Coco’s And The South Of The Island

posted in: Uncategorized | 0

By Ema ~ It is good to be at Coco’s once again. I was a caretaker her many years ago. We hosted shows and were a community center for the area, so there were always interesting travelers and locals to meet. This place is so abundant with food growing all around, leaves bigger than me, and of course lots of coconuts, per the name of the place.

I have so many memories in this kitchen including learning to make wine from the fruit of the land and dancing in the moonlight crushing our mixtures. Today we opened coconuts, the perfect way to start our day!

There is black bamboo growing on the property, which reaches so tall. You could build a house from it! Swiss Family Robinson life here I come!

There are also so many flowers growing here, and other fruits like bananas, and chocolate too!

I was so grateful to see my dear friend Victoria (Yes, same name as the friend I am traveling with) who owns Coco’s for a brief moment. She was flying back to the mainland this morning, so we saw her off and then went on our way as well to explore the area. First stop was just down the road and the reason why we had to take an alternative route to get here last night. My friend was so lucky not to lose her land. It stopped just short of her property. You can see where people have left offerings for the Goddess Pele. Thank you (Mahalo) Pele for saving Coco’s!

People have planted coconut trees marking the path across the lava. If you hike out you will come to a new beach, but we have decided to just climb to the top for the view.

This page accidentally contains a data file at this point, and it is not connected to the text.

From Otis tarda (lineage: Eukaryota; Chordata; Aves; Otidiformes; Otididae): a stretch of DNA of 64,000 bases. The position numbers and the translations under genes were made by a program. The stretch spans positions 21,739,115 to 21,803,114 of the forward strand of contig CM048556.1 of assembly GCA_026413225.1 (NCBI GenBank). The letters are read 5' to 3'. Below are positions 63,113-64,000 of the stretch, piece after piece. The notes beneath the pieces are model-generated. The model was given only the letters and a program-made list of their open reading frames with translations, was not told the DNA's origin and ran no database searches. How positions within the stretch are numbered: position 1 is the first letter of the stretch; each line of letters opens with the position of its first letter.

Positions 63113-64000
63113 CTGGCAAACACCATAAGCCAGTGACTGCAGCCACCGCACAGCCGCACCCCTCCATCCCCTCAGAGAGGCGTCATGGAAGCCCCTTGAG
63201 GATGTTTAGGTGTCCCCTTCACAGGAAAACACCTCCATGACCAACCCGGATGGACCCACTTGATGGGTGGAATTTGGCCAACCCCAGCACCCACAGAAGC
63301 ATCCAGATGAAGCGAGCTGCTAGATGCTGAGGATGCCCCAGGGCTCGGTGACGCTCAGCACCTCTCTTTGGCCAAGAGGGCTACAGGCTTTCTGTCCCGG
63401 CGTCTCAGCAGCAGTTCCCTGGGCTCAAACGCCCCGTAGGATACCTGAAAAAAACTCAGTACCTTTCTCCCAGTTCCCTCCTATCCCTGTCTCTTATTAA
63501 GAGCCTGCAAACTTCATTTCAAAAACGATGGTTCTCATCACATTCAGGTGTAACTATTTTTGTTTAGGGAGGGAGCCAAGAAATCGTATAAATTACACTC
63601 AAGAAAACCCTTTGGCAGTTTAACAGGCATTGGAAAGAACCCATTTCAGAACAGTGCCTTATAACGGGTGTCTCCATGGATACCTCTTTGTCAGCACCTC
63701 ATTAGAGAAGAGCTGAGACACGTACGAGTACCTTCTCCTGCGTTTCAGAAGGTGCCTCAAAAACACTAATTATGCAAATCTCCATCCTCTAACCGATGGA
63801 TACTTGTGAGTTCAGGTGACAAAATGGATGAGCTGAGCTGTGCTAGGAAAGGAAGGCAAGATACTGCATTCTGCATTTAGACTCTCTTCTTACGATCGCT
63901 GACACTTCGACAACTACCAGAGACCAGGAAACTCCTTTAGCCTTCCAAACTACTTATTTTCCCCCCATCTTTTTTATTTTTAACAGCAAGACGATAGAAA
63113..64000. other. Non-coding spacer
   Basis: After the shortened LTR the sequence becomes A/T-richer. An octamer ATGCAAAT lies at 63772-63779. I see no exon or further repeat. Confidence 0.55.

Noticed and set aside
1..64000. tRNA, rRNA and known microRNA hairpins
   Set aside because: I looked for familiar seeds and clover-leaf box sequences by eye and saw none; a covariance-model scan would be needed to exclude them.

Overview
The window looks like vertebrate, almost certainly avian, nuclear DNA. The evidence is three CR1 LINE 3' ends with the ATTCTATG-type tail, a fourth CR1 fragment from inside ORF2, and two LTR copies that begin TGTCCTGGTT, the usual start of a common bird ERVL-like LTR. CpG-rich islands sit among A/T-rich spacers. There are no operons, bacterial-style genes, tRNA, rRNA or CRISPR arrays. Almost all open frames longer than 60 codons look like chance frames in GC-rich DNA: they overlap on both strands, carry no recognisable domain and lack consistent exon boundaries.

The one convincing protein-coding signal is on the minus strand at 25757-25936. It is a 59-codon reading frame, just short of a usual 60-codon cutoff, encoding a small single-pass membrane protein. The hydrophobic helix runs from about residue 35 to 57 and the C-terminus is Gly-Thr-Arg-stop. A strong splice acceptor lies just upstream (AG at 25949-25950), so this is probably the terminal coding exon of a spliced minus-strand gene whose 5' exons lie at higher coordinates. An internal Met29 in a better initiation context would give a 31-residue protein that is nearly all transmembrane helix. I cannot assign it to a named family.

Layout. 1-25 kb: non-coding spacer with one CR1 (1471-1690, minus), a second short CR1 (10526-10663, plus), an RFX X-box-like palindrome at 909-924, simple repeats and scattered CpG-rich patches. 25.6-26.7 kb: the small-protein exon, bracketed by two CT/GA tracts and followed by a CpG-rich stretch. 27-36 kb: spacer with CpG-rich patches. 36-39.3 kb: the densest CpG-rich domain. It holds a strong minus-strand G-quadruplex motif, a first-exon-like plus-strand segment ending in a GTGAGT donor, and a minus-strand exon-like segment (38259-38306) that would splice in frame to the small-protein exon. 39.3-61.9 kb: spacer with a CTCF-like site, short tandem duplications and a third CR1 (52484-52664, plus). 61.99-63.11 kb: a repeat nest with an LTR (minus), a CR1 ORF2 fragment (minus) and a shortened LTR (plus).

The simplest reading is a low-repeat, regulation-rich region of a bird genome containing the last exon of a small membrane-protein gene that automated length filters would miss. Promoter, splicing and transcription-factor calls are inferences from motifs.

It is so amazing to see all the colors in the lava rocks. My photos do not even capture the brilliance of the metallic rainbow shimmer.

We drove back out Papaya Farms Rd also known as the Red Road. It was red when I lived here long ago but has since been paved sadly. I understand it probably is better for your car, but the red earth was so beautiful. It is enchanting going through the canopy of trees along the red road.

We stopped at the first beach we saw, but after some reflections decided to carry on and visit an old beach that we both have visited in the past that has been redesigned by the recent lava flow.

On the way we passed the subdivision that was taken by the recent lava flow and were surprised how easy it was to find places where Pele had taken over.

We made our way across the new lava road following the coast to the beach. In some areas where the flow crossed the road it had literally just been pounded down and we were driving right over the lava.

When we arrived Isaac Kepookalani Hale Beach Park we were shocked by the changes. The area where you once entered into the bay was now completely cut off. Thankfully the hot ponds were saved, just changed.

The ocean waves were huge that day, so we took a little dip in the large hot pond. There were somehow little fish swimming in the pond still even though it is now cut off from the bay. The ranger told us that it is fed underground via the springs and the tide. I had a little cut and there were warning signs of bacteria in the water, but my love of hot springs over took me and I risked it. I did not go underwater, but I enjoyed floating on the surface. Of course I cleaned my cut as best as possible once out of the water. There are currently no showers or bathrooms here. The lava took those too.

Leave a Reply